Although the Intergenerational Foundation is a strictly non-party political think tank, we strive to place intergenerational fairness at the forefront of the political agenda. It is therefore in our interest to examine what the different parties are promising and how intergenerationally fair they are ahead of the December 12 election.
For this purpose, we have produced a full manifesto audit in chart form, the findings of which will be summarised in a collection of short, concise blogs, each covering a key policy area of interest. In this blog we will be focusing on mental health.
To make things easier for our readers, we have also incorporated a traffic-light system in this audit to signal how intergenerationally fair we consider these offers to be. We grade intergenerationally fair pledges as “green”; “yellow” if intergenerationally neutral; “orange” if some progress has been made, but more needs to be done; and “red” if intergenerationally unfair.
Mental health prevention – the economic case
When thinking of what mental ill-health costs, we typically think of the direct costs incurred: hospital services, medication and supported accommodation. But there are extensive indirect, or “invisible”, costs associated with mental ill-health that desperately require our attention. Mental ill-health can impact an individual’s life outcomes through determining their educational attainment, the number of sick days they take, as well as their productivity at work.
There are, of course, strong arguments to invest in mental ill-health prevention purely based on moral grounds, but since mental ill-health often competes for priority in spending over other commitments, it is also important to put forward the economic justifications. When aggregated across the lifetime, the cost of leaving these individuals untreated can be substantial. The King’s Fund estimated the costs borne from lost employment for common mental disorders in 2007 to be £26.1 billion, exceeding the NHS and social care bill of £22.5 billion to treat them.
Given that half of all mental health conditions start by 14 years of age, this presents an economic incentive to invest in the mental health of young people – when disorders are in the early stages of the development – to minimise the cumulation of the costs we have outlined.
This demand for more spending on early intervention seems to be acknowledged in the Labour manifesto. The Labour Party is promising to inject £845 million into young people’s mental health services, placing emphasis on establishing networks of mental health hubs. They are also promising to recruit 3,500 qualified counsellors in schools. As the Making the grade report suggests, schools play a key role in shaping the environment that students are consistently exposed to and need more funding to ensure that it is healthy and nurturing for young people.
Interestingly, the only other party examined in this audit that promises further money for mental health services is UKIP. UKIP are offering an increase in mental health expenditure of £500 million per year, some of which will be dedicated to improving the delivery of current services. As IF believes that the priority with mental health is to invest in young people, we have awarded these pledges from Labour and UKIP with a “green” colour to indicate their fairness on intergenerational grounds.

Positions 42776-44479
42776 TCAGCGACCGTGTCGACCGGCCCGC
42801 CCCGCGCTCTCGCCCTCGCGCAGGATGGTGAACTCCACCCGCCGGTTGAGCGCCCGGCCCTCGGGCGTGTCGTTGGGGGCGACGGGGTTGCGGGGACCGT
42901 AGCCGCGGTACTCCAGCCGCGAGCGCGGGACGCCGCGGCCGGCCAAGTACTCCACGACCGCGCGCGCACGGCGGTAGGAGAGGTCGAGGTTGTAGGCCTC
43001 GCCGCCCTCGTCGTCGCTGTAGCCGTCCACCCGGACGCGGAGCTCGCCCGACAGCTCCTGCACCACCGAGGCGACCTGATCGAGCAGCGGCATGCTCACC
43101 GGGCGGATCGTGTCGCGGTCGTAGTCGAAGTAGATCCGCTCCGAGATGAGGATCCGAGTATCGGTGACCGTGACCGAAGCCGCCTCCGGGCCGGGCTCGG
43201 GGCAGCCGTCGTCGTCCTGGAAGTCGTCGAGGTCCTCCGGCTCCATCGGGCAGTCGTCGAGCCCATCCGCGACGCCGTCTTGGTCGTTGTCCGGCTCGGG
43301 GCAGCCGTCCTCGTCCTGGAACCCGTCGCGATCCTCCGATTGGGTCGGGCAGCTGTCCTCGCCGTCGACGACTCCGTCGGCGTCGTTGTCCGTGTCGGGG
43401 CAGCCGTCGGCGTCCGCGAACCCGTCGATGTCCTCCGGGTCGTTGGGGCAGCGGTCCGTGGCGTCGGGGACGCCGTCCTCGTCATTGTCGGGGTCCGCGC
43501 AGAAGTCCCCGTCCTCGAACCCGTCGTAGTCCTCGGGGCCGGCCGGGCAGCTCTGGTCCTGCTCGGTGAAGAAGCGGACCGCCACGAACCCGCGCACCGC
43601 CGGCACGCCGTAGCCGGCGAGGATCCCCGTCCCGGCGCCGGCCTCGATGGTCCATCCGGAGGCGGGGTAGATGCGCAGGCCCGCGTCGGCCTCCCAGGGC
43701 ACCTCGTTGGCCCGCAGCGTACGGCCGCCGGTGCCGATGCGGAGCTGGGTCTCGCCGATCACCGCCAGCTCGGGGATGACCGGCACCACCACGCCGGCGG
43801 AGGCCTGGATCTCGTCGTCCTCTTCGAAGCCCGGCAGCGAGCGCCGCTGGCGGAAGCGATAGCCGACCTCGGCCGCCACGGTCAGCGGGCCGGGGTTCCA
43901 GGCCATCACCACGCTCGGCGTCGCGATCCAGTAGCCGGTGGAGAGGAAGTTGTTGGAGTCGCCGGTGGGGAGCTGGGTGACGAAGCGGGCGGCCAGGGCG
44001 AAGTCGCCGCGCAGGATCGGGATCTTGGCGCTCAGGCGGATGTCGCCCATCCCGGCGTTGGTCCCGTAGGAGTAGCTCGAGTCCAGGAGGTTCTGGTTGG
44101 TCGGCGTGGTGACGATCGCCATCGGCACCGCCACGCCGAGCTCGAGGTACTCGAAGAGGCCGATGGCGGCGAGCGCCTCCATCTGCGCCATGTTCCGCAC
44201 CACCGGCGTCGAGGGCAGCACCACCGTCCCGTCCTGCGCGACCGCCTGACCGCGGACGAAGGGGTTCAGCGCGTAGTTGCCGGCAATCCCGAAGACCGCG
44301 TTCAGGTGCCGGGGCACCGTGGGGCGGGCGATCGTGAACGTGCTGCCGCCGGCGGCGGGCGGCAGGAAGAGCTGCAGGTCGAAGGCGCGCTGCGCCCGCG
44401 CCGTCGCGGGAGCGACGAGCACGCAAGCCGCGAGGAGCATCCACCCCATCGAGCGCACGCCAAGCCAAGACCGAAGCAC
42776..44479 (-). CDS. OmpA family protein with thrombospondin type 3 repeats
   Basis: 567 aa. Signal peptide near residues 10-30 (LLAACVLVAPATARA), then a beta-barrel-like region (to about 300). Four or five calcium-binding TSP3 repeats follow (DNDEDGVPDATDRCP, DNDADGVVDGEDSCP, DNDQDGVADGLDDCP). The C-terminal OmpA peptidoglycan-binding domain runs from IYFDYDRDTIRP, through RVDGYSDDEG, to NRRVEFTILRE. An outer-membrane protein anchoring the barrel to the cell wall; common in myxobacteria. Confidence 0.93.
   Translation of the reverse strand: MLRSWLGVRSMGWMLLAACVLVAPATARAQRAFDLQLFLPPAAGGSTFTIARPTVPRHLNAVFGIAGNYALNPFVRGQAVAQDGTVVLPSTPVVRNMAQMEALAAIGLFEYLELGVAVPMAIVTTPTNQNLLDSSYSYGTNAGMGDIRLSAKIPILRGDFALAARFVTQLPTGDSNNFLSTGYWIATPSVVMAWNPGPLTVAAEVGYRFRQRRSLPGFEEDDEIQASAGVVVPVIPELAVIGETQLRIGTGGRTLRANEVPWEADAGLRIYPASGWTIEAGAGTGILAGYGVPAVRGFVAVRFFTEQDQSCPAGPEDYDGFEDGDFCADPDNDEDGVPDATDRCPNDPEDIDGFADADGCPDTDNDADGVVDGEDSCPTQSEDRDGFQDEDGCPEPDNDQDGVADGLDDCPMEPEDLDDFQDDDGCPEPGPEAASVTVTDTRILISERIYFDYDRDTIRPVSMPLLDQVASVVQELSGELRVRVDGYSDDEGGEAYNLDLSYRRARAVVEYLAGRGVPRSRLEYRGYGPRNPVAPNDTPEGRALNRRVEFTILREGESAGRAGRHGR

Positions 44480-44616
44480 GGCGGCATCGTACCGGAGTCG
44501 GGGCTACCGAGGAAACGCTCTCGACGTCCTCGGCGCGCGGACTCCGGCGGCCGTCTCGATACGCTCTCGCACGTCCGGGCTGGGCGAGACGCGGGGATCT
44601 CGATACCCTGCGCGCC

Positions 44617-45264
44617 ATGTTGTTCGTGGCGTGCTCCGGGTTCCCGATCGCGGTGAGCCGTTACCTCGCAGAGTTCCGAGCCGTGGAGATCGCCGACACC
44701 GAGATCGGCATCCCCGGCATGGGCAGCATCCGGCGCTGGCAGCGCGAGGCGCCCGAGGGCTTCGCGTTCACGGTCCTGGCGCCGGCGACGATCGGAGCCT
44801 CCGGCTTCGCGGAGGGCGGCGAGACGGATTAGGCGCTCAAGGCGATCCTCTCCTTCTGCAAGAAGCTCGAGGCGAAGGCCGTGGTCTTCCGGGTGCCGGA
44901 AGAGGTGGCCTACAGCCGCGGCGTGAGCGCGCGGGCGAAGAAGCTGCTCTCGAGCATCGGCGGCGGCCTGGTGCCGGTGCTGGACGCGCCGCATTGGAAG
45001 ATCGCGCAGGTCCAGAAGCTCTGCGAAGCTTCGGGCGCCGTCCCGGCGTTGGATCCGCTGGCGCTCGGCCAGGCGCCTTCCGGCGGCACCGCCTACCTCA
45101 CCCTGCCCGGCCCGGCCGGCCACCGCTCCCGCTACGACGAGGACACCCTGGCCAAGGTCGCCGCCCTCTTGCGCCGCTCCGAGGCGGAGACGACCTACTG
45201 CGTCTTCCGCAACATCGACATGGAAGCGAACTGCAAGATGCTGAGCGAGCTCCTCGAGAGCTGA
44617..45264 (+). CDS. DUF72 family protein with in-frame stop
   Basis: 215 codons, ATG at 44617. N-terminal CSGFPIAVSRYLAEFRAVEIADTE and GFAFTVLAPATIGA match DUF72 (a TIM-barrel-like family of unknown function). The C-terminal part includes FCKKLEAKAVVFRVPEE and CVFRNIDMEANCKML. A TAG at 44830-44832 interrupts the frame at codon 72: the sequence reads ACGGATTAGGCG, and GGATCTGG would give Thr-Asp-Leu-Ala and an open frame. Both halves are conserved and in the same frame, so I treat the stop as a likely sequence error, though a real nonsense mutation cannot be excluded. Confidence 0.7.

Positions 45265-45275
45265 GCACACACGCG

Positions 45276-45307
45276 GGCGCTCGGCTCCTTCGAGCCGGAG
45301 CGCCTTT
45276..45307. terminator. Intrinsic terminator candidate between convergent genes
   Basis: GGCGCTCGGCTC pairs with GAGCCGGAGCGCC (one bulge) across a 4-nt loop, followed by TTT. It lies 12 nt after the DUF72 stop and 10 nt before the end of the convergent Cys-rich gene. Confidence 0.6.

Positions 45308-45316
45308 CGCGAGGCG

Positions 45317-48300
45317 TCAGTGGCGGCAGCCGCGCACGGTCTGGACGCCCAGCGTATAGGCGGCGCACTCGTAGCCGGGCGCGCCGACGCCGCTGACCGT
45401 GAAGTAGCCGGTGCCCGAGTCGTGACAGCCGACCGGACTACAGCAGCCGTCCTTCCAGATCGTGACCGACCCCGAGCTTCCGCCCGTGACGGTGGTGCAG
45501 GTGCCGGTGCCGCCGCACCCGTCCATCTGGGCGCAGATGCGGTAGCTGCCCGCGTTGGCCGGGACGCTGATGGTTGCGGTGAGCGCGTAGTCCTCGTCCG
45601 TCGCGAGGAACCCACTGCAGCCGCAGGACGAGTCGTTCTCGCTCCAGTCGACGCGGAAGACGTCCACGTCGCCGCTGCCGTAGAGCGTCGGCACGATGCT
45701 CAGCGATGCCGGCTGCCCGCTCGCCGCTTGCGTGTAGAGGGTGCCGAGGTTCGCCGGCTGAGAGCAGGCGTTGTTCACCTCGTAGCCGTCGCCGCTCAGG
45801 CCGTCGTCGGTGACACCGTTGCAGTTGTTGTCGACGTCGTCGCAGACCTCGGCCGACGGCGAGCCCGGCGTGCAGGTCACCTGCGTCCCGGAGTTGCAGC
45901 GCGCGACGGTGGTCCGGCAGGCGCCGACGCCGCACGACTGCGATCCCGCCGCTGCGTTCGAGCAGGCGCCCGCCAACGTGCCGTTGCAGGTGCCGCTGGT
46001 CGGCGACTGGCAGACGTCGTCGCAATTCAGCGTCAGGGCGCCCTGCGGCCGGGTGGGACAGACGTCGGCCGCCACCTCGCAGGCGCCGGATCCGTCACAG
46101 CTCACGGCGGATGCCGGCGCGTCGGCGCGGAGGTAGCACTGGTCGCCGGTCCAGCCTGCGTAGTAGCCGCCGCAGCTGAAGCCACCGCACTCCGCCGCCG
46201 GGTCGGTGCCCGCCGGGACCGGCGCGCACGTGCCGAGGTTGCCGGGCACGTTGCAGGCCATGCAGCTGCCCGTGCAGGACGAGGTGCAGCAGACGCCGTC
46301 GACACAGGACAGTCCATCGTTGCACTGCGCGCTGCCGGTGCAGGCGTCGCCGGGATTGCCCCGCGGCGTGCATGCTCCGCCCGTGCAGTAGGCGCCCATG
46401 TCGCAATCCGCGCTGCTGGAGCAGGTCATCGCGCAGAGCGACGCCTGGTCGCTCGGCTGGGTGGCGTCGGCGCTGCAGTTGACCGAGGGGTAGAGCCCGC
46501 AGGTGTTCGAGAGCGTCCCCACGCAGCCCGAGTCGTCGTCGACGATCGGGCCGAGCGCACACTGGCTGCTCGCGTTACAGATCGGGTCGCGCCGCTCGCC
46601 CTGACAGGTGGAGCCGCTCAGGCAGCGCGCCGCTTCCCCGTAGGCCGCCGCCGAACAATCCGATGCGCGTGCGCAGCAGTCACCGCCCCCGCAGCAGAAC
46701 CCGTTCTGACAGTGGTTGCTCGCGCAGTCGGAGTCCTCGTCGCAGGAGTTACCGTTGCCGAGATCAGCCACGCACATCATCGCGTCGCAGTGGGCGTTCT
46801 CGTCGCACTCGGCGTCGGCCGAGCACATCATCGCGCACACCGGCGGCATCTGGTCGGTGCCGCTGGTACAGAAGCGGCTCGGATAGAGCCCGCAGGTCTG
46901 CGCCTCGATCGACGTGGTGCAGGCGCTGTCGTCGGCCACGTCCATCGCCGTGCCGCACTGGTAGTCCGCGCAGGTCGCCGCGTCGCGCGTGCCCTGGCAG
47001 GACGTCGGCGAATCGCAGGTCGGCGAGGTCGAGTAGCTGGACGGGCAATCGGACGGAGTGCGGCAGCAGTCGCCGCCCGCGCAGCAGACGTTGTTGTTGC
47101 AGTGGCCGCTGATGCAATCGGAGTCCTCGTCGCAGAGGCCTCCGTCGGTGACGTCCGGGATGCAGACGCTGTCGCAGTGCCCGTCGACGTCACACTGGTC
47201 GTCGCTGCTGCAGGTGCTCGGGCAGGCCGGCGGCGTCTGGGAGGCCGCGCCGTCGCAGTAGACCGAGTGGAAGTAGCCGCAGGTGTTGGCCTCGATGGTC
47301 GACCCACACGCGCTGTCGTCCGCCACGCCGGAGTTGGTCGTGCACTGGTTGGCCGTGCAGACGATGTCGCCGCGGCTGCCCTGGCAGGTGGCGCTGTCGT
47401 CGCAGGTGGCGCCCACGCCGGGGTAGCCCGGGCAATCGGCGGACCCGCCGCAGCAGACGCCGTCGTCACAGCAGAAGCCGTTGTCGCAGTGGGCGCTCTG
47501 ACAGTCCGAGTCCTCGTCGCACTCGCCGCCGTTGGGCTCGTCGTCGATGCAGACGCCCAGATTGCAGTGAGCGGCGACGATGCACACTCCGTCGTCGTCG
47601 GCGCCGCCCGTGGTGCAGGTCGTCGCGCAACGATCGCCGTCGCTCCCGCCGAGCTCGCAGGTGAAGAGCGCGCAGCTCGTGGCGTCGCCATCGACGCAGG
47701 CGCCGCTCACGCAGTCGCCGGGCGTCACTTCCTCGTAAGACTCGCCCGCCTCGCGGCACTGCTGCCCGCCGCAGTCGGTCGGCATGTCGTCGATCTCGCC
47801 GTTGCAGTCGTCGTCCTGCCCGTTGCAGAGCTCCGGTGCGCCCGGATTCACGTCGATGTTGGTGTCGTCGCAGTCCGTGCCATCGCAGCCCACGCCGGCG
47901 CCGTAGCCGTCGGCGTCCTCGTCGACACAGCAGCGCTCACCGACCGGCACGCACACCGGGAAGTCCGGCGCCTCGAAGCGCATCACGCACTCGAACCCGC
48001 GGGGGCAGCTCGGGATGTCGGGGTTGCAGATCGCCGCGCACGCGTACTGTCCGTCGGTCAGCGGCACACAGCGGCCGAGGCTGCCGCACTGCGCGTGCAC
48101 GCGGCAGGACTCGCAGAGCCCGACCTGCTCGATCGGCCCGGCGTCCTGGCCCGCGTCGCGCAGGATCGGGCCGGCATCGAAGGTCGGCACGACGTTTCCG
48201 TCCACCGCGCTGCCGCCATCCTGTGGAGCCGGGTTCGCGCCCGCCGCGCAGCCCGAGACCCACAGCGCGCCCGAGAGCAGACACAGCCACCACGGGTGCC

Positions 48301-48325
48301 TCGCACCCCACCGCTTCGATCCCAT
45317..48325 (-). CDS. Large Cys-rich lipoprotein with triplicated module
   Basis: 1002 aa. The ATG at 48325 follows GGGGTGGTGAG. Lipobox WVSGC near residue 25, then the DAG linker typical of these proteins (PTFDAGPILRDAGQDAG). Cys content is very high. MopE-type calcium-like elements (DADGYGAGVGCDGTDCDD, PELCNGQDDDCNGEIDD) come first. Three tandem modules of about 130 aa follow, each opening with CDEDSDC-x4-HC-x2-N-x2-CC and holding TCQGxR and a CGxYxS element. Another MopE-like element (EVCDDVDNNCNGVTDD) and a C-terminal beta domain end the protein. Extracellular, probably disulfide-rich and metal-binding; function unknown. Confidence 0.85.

Although the Conservatives express commitment to treating mental health equally to physical health, there is no mention of improving services, or mental health spending at all. As the Conservatives seem to miss the mark on mental health spending, IF has given them an “orange” label to indicate that more needs to be done.
Health assessment of new mums
However, investing in early intervention may not be enough in all cases. Mothers are more likely to experience mental ill-health during and immediately after pregnancy. However, this impacts not only the birth-giver.
Research has suggested that symptoms of depression amongst mothers can have a devastating and long-lasting impact on the child. These children are at risk of developing insecure attachment, poor self-control, as well as difficulties in cognitive functioning and in social interactions. As such, we have also graded declared commitments to more investment into mental health assessments for “new mums” – proposed by both Labour and the Lib Dems – with a “green” colour.
Although the subject of mental health spending is noticeably absent in the Lib Dem and the Greens’ manifestos, these parties have pledged to improve current services.
One the key concerns with the operation of current services is the waiting times. Although the recommended upper limit to waiting times under NICE guidelines is two weeks, the average waiting time for entering treatment from the point of referral in England was estimated to be 23 days in 2018, with the gap between the first and second treatment increasing to 41 days.
For many, this is far too long to wait. It can force people to rely on antidepressants instead, which vary in quality and can come with serious side effects (insomnia, muscle pain, headaches) – a potentially dangerous alternative for a young, developing body.
Labour’s proposed solution is to introduce 24-hour crises services, which will grant access to psychotherapies to those in most need at any time of the day. The Green Party, on the other hand, have declared their commitment to ensuring that everyone requiring access to therapies receives it within 28 days, which would bring waiting times close to the national average. As the actual waiting time varies substantially across the country – reaching as high as 135 days in Leicester – if such a promise were to be fulfilled, we would see drastic improvements in access across many cities. Both of these offers have received a “green” colour for the predicted benefits they will bring for younger people.
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